Second Start off the Bench – Vaporstar only won once this meet and that lone tally came in his second start for strong percentage trainer Rob Harmon.  The four-year-old banked $100,000 in Illinois in 2012 and finished solidly in his first tour of the oval.  On February 15, he went wire-to-wire in 1:55.2 and paid $9.00.

 

Strong Back Half off a Modest Pace – It took Dream’s Bar a few starts at the Big M and the right scenario to see her late move pay off.  On February 15, she was coming off a sterling rally to hit the board off a modest pace and stormed home to for Eric Carlson to win by a nose in 1:54 to pay $10.40.  Dream’s Bar did virtually the same thing in her next start to repeat and pay $10.00.

 

Drop Back to Winning Level – Photo King had shown positive hints, including a sharp win two starts back at the A-2 level.  After a mile in which he was shuffled from the rail in a slightly tougher A-2/A-1 Handicap, the son of S J’s Photo returned against an evenly matched A-2 group on February 22.  He rallied to score in 1:55 and paid $18.80.

 

Class Drop off a No-Chance Mile – Zumba Mouse is a trotting mare noted for her big finishes, and on March 1 she was coming off an impossible trip from post 10 at the B-2 level.  She had won just before that in only her second start after a long layoff.  With the drop to the C-1 level and a perfectly timed move by Marcus Miller “The Mouse” pounced to equal her lifetime mark of 1:55 and paid $9.00.  Then, she repeated back up at the B-2 level for a $13.20 payoff.

 

Class Relief & Driver Change Combo – Going into his race on March 2, Southern Sport had his share of tough trips, he was dropping down to the level of a recent win and picked up Tim Tetrick.  As usual, Rob Harmon had his trainee on his toes and Southern Sport flashed :27 speed on both ends in a 1:51.2 mile and paid $13.20.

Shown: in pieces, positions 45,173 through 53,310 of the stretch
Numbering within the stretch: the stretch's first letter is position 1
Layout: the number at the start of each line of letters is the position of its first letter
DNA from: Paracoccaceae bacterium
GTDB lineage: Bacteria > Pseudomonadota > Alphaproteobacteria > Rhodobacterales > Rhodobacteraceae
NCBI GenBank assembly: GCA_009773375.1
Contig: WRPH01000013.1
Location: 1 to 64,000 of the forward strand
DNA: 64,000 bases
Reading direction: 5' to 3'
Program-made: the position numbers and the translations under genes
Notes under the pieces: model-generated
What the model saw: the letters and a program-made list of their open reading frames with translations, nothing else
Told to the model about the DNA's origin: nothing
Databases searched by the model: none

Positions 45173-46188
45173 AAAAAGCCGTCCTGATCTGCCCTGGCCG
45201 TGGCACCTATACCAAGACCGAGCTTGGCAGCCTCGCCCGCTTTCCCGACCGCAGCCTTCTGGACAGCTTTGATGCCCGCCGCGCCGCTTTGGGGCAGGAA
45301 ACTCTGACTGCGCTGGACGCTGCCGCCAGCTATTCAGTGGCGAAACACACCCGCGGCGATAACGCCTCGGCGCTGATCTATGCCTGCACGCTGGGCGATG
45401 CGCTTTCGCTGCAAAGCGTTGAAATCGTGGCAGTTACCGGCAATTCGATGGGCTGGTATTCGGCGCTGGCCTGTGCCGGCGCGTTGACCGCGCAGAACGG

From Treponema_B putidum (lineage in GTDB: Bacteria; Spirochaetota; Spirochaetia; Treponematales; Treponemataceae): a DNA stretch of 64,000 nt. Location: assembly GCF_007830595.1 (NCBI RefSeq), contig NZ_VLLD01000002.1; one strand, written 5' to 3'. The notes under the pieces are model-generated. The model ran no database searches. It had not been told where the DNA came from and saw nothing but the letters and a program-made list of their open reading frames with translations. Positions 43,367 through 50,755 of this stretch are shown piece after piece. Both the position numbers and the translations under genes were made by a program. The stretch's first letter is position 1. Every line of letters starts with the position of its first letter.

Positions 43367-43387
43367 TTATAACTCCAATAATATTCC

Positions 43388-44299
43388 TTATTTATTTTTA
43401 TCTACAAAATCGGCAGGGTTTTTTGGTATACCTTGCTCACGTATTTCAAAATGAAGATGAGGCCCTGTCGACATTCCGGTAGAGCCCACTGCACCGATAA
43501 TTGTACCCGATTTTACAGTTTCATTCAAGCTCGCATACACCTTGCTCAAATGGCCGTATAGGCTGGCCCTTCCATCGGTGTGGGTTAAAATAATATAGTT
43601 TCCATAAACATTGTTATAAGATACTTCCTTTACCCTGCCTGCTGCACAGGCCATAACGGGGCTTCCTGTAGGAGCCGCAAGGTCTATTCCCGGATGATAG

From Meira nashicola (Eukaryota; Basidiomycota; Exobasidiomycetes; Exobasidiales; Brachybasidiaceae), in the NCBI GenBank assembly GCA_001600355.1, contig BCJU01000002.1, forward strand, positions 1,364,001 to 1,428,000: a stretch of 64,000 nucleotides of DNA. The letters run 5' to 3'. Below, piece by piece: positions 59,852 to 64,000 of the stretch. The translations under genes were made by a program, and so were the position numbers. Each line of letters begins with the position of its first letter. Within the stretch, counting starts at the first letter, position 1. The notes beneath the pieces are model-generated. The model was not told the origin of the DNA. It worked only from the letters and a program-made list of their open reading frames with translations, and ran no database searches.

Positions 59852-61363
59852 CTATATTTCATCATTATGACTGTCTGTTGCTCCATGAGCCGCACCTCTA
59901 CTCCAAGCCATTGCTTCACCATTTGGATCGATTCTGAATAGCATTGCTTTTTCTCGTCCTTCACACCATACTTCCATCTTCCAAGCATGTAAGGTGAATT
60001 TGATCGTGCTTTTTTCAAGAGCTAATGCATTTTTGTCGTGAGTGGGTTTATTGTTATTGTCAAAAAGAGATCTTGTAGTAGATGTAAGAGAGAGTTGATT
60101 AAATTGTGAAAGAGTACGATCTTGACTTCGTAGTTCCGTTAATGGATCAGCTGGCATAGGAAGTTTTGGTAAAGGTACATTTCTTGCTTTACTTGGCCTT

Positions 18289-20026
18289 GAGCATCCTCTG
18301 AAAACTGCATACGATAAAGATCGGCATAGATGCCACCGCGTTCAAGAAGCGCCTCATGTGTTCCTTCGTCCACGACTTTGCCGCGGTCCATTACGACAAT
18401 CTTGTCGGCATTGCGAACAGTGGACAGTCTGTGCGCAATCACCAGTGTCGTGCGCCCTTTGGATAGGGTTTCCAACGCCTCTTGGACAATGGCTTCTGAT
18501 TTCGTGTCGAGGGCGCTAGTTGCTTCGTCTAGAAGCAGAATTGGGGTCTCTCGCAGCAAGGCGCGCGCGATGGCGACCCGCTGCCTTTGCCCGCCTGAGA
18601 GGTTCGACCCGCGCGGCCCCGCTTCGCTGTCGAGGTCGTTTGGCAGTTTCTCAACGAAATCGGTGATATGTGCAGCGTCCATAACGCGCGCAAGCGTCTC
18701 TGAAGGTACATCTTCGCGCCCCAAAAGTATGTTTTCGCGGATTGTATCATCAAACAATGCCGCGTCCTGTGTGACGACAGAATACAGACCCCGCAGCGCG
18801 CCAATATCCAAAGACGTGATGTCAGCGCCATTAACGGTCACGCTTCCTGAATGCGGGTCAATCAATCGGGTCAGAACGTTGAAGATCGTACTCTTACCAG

Sudden Speed & Class Drop – Westside Lindy had gotten his act in gear showing sudden speed in his last two starts noted trotting man Walter Carroll.  On March 22, the son of SJ’s Caviar dropped from B-2 to C-1, was given a slick drive by Eric Goodell and paid $9.20.

 

Sudden Speed & Back Class – Arctic Fire had dropped down in class and revived her form with sudden speed at Harrah’s Philadelphia.  On April 5 at the Big M, she faced a camera-shy group of mares at the B-2 level for owner/trainer Noel Daley, Andrew McCarthy drove her superbly and she zipped home in :26.3 to win a blanket photo and paid $13.40.

 

Sudden Speed in a Question Mark Field – On April 19, Bambino Hall was returning to the Big M after three races elsewhere, his latest a sudden display of speed at Pocono Downs.  Team Allard had him well placed in a so-so B-2 field, and with a perfect second over trip he was able to employ his preferred closing style in a 1:53.2 career best and paid $9.20.

 

Parked Out & Didn’t Fade Much – Multiple angles applied to Alex Bullville on April 20.  The steady son of Bettor’s Delight was coming off a parked out trip and lost by less than two lengths.  He had been knocking on the door, drew an improved post and switched to Corey Callahan.  Alex Bullville stormed home in a career best of 1:50.4 and paid $10.00.

 

 



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Ken
Warkentin

Ken Warkentin has been a member of the award-winning broadcast team at Meadowlands Racetrack as the Track Announcer and television commentator for almost 20 years. Ken has appeared on national television networks such as ESPN, called 11 editions of the $1.5 million Hambletonian, and worked as a member of the broadcast team for NBC Sports and CBS Sports.